Deadsticks Come Alive in Dead of Winter


Ice Fishing: Deadsticking

The concept of “deadsticking” goes way back in fishing. It describes any technique of putting out a bait and letting it sit there. It can be simple or complicated, depending on how you go about it. Anyone who has ever river-fished from shore probably used deadsticks without realizing it. Most anglers deadstick with a variation of a live-bait rig with a sinker, swivel, leader and a hook tipped with live bait. Anglers put their rods in a rod holder or a Y-stick and watch the rod tip or put a bell on the rod tip and wait to hear a jingle. Anglers often use a baitcasting reel with the clicker feature, so they can leave the reel disengaged without getting a backlash. The clicks tell them when a fish takes the bait.

Tip-ups are another popular type of deadsticking, with many variations and many different presentations. Anglers can use something like a live-bait rig setup with a sinker, swivel and leader with a hook or an ice jig. Anglers can dress them up a little with a small spinner, colored beads, colored hooks or any other combination anglers can dream up. Tip-up anglers can go extra plain when fishing in shallow water, with just a split shot, a hook and a minnow. Set larger, live minnows differently than a smaller minnow or a dead bait.

Tip-ups: Flagging fish

The trigger on the tip-up flag can be adjusted so it takes varying amounts of “pull” to set off the flag. Larger minnows need more tension. Smaller minnows or dead baits can be set on the lighter setting. Add a bell or a light to tip-up flags to help notice the bites more quickly. Many anglers use tip-ups as bonus lines when they fish out of rental houses or wheel houses to deploy the maximum number of lines that regulations allow.

Rattle reels used inside most fish houses are also types of deadsticks. The rattles inside the reels make noise when they turn, so anglers can hear the bites and don’t need to use a bobber. Many times, a rattle reel or kinds of deadsticks catch more fish than any type of jigging presentation.

Deadsticking to it

I have used different kinds of deadsticks in my winter guiding for many years. The Frabill Bro Series of rods includes several deadsticks with exactly the features I want. I want a bright-colored rod tip to more easily see the bites. The rod tip must be soft so it bends like a spring bobber. But, the rod also must have a good backbone. My hookset has to take up the slack in the line and still have enough power to drive home the hook.

Deadsticking for perch

I like to use a drop-shot rig on deadsticks. I put a bell sinker on the bottom of the drop-shot rig if I am fishing in sand or mud. I use a wire sinker for fishing in rocks. The hook of the drop-shot rig goes anywhere from 6 inches to 3 feet above the bottom, depending on where most of the perch are located. I like a longer-shank hook for drop-shotting, so I can get the bait farther from the main line.

Anglers usually need to use a little heavier line on a drop-shot rig (8- to 10-pound-test) because the extra knots can weaken the line. I would rather get a few less bites because of the heavier line than have to constantly repair the entire rig. Deadsticks with drop shots can be spread out like tip-ups, with anglers watching the rod tips for bites. I like to put the rigs on top of a bucket or in a rod holder to avoid losing any rods.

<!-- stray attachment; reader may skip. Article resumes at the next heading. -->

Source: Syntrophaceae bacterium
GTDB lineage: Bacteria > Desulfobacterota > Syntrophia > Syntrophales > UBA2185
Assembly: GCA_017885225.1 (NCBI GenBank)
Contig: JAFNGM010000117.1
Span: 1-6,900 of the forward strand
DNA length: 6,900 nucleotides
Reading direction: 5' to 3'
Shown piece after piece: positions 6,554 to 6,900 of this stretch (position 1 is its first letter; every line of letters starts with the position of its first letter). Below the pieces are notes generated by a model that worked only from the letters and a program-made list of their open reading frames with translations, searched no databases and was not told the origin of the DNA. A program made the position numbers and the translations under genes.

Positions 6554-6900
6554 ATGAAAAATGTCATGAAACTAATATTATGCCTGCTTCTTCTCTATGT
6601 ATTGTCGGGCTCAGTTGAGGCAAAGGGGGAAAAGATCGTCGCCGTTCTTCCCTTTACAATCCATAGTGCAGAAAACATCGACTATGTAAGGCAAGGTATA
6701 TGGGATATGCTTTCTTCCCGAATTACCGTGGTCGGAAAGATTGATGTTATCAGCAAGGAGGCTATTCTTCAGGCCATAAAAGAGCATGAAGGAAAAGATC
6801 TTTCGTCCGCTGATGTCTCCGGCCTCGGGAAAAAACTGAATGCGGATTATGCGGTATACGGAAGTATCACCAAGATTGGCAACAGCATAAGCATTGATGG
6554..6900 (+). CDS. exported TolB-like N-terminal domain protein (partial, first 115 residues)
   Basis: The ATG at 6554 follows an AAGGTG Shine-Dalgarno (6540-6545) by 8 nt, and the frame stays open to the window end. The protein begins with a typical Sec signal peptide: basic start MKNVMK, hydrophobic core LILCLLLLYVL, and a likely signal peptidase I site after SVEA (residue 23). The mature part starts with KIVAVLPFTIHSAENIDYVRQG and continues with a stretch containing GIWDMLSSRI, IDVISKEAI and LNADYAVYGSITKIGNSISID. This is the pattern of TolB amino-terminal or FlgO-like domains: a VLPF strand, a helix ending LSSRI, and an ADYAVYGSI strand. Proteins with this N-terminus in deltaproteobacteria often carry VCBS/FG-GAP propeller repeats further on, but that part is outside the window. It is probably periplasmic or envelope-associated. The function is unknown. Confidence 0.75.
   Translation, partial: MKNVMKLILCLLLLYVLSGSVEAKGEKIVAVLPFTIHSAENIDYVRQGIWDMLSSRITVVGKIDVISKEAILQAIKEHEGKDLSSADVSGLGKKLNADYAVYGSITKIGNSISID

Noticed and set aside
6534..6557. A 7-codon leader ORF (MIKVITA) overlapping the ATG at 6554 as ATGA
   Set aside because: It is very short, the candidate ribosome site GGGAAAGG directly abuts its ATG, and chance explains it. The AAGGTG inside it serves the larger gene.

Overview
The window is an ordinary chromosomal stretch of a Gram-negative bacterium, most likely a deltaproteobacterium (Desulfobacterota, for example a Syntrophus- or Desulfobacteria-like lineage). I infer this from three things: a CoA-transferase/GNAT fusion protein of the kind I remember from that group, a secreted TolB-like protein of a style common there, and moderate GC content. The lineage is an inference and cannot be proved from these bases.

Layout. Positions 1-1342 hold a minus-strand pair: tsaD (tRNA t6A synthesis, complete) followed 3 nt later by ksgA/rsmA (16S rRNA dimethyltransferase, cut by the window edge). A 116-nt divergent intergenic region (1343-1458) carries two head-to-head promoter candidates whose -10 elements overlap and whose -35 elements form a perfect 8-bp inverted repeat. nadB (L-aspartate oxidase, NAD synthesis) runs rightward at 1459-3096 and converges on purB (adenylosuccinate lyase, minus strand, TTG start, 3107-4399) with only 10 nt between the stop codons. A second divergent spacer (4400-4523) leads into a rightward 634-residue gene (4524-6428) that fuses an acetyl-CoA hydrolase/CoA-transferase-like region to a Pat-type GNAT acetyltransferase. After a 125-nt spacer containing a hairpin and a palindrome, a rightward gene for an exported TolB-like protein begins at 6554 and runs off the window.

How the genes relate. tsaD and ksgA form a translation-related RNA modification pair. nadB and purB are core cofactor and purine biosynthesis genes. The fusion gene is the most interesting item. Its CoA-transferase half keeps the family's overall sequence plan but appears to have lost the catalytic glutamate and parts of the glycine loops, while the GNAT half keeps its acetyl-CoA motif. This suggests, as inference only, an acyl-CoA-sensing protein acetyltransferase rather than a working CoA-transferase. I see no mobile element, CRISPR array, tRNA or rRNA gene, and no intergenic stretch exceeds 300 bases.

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“Banding” together: Finding the right deadstick ice fishing rod

I designed a ‘Bro-Band’ for my deadstick rods. This goes on the spinning reel spool after the bait is down. Anglers can put the line under the band and leave the bail open. When a fish takes the bait, the line slips out from under the rubber band and free-spools off the reel. Anglers can also use the Bro-Band to hold rigs above the bottom at a certain depth. l use my Humminbird Ice 7 to set the depth or put a bobber stop at the water level, so I can reset the rigs more quickly.

The dead of winter is tailor-made for deadsticks. The slower the bite, the more that deadsticks can out-produce more aggressive presentations. Things begin to brighten up on the lakes by the time February rolls around. The dead of winter is almost over and the days start to get noticeably longer. By the end of February, anglers usually start to see signs of spring coming and March is many anglers’ favorite month of the ice-fishing season.

Fearfully frigid fishing

All species of fish slow down when the temperatures drop below zero. The dead of winter, in my neighborhood, often lasts from late December to early February. Anglers lose some of their mobility, too, during the extended periods of extreme cold weather. When the weather gets nasty, most anglers want to stay inside and stay warm. They stick to their fish houses as if glued to the seats. They often stay in one spot and wait for the fish to come to them.

Fish still have to eat, even when conditions are bad. Fish can’t just go to the refrigerator to find something to eat. They still must catch something. If you put something good to eat right next to some fish and let it sit there, chances are good one of them will eventually eat it, even if they are in a negative feeding mood. Give Deadsticking a try on your next ice fishing outing to tempt stubborn fish!

Author notes

Brian “Bro” Brosdahl is a nationally known fishing guide and lead spokesman for many top angling companies. He is an expert at ice fishing. He can be contacted at or through his website at Follow him on Instagram, Twitter and Facebook. Brosdahl can be seen across the Ice Belt in a store near you during the Bro Road Show. Be sure to check Bro’s social media pages for more information about dates and times.

Catch more fish, all year long, with our handy-dandy tips on swimbaits.